Seven Wonders: The Colossus Rises
HarperCollins, 2013 348 pgs
Thirteen-year-old Jack has a strange attack at school, which lands him in the hospital. The staff at the hospital seems strange and suspicious and Jack wishes that his traveling Dad were nearer to home. Next, Jack finds himself being held prisoner on an uncharted island with three other kids of the same age. Their captor, Professor Bhegad, explains that they are rare descendants of an ancient prince and have special powers--as well as a curse. The curse is the medical condition that almost killed Jack. It is life threatening and can only be treated under Professors Bhegad's care. Their powers are linked to the legendary city of Atlantis and the ancient wonders of the world, only one of which (the Egyptian pyramids) still exist. At each ancient wonder lies a Loculi, an extremely powerful and magical object. All seven Loculi must be retrieved in order to stop the destruction of the world as we know it. After a failed attempt to escape, the four teens get on board with the professor's plan. They travel to Greece to locate the first Loculi found near the location of the long-gone Colossus of Rhodes, a giant statue constructed by the ancient Greeks of their sun God, Helios. All kinds of obstacles slow the teenagers down on their quest, such as legendary beasts wrecking havoc, secret mazes, tricky ciphers, and evil enemies also after the Loculi. Our heroes eventually prevail and obtain their sought after prize, only to have a last-minute plot twist foil their plans and lead us straight to the next installment of the series, Lost in Babylon.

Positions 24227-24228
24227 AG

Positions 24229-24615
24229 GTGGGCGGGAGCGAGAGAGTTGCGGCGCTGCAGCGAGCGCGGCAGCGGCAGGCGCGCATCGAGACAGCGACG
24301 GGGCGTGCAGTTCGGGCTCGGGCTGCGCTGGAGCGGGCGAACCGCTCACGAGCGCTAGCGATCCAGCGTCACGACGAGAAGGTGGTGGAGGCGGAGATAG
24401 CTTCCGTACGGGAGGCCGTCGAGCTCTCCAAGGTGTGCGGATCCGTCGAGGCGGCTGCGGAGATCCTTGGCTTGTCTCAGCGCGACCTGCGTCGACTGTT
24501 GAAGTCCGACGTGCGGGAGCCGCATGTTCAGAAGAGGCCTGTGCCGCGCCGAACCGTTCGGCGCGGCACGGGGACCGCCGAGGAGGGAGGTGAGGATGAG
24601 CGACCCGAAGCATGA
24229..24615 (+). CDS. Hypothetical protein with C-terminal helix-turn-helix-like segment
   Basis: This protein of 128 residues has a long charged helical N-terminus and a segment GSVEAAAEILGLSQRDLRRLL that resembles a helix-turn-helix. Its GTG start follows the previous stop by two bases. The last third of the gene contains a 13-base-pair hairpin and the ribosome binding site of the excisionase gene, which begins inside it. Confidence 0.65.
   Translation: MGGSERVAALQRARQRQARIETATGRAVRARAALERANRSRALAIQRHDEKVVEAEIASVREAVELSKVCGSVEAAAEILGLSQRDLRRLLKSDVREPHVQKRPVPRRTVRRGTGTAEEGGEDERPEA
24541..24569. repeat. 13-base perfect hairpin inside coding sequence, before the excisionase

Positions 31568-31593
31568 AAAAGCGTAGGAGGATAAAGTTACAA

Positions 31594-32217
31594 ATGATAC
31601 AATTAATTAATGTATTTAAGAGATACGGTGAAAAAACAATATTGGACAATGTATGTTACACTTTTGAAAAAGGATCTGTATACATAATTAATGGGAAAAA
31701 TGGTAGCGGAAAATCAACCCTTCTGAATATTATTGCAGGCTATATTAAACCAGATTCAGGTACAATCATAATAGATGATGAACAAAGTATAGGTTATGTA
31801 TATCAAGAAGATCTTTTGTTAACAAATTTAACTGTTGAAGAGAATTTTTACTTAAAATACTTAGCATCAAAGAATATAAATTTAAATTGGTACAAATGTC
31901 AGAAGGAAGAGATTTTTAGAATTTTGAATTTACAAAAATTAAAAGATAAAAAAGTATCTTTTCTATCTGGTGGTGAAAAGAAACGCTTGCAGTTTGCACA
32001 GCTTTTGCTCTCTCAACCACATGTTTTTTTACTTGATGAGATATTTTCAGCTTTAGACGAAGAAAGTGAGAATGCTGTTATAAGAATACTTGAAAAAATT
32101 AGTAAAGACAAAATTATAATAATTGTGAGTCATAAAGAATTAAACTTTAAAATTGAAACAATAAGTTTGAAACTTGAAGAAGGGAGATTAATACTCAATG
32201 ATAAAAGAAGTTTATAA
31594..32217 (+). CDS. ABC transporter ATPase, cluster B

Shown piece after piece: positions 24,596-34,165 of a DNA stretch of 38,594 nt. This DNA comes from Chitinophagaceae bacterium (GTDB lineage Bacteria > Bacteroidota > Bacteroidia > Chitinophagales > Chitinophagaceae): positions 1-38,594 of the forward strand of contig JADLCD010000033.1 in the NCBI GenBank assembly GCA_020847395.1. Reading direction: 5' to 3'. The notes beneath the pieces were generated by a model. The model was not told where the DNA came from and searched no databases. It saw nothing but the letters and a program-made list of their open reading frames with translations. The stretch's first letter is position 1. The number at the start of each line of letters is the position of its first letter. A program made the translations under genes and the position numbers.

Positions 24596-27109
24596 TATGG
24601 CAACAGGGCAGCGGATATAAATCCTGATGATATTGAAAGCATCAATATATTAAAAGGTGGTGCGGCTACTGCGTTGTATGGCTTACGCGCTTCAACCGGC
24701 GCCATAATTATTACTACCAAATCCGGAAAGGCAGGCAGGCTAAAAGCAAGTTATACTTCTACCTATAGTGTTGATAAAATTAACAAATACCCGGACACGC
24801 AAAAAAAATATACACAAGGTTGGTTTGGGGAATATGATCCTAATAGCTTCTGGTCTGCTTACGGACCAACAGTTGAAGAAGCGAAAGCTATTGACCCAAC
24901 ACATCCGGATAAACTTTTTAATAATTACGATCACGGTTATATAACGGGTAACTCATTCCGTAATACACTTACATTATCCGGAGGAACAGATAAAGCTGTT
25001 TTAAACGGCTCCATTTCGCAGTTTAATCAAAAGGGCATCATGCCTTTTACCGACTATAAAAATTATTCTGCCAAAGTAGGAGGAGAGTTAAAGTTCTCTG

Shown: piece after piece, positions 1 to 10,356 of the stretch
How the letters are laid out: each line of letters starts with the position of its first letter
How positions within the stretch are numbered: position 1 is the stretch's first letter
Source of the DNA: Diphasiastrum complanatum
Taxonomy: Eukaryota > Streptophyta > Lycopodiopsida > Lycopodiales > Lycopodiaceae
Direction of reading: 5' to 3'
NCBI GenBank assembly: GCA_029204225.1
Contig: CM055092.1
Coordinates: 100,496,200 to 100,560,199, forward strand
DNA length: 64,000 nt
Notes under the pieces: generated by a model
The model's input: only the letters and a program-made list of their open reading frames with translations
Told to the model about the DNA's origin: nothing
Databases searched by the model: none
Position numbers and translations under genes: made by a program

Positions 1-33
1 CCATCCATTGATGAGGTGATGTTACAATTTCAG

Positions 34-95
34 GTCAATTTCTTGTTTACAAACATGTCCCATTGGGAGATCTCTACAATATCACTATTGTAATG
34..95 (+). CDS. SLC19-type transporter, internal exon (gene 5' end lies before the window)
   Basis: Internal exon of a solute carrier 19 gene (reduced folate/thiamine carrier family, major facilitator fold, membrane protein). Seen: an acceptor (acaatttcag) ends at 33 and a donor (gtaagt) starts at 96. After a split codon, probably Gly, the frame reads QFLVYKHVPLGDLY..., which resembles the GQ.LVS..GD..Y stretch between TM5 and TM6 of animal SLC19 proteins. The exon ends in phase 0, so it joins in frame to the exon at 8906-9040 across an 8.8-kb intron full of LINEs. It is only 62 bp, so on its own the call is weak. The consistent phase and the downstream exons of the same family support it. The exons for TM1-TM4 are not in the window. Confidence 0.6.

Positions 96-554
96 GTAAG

The Seven Wonders series has become enormously popular at my library, which has prompted me to read it. The series is clearly cashing in on the success of the Percy Jackson books, but offers a decent alternative to those kids who have finished the Riordan books and want more of the same. Jack is not a particularly likable or well developed character, nor are his friends, but character development is not the main motivation of the book. The Colossus Rises is extremely plot driven and the action never stops. I think the one character, Marco, is taken for dead at least three times. The back-story concerning the ancient wonders and the Loculi will appeal to smart kids who enjoy details, but I found it all a bit confusing. I found my mind starting to wander during different bits, especially when the professor explains some piece of ancient lore. Kids (or over-read librarians) who can't quite keep the details of the plot straight will still be able to enjoy the book with its non-stop dashing about and clever dialog. Veteran author, Lerangis has written installments in the 39 Clues series and is a master at writing adventurous fiction for young people. The series will appeal to boys more than girls, although Lerangis threw in a female character to make the book more inclusive. With three titles in the series already out and a four slated for a March, 2015 release, kids will have plenty to keep them busy with this series.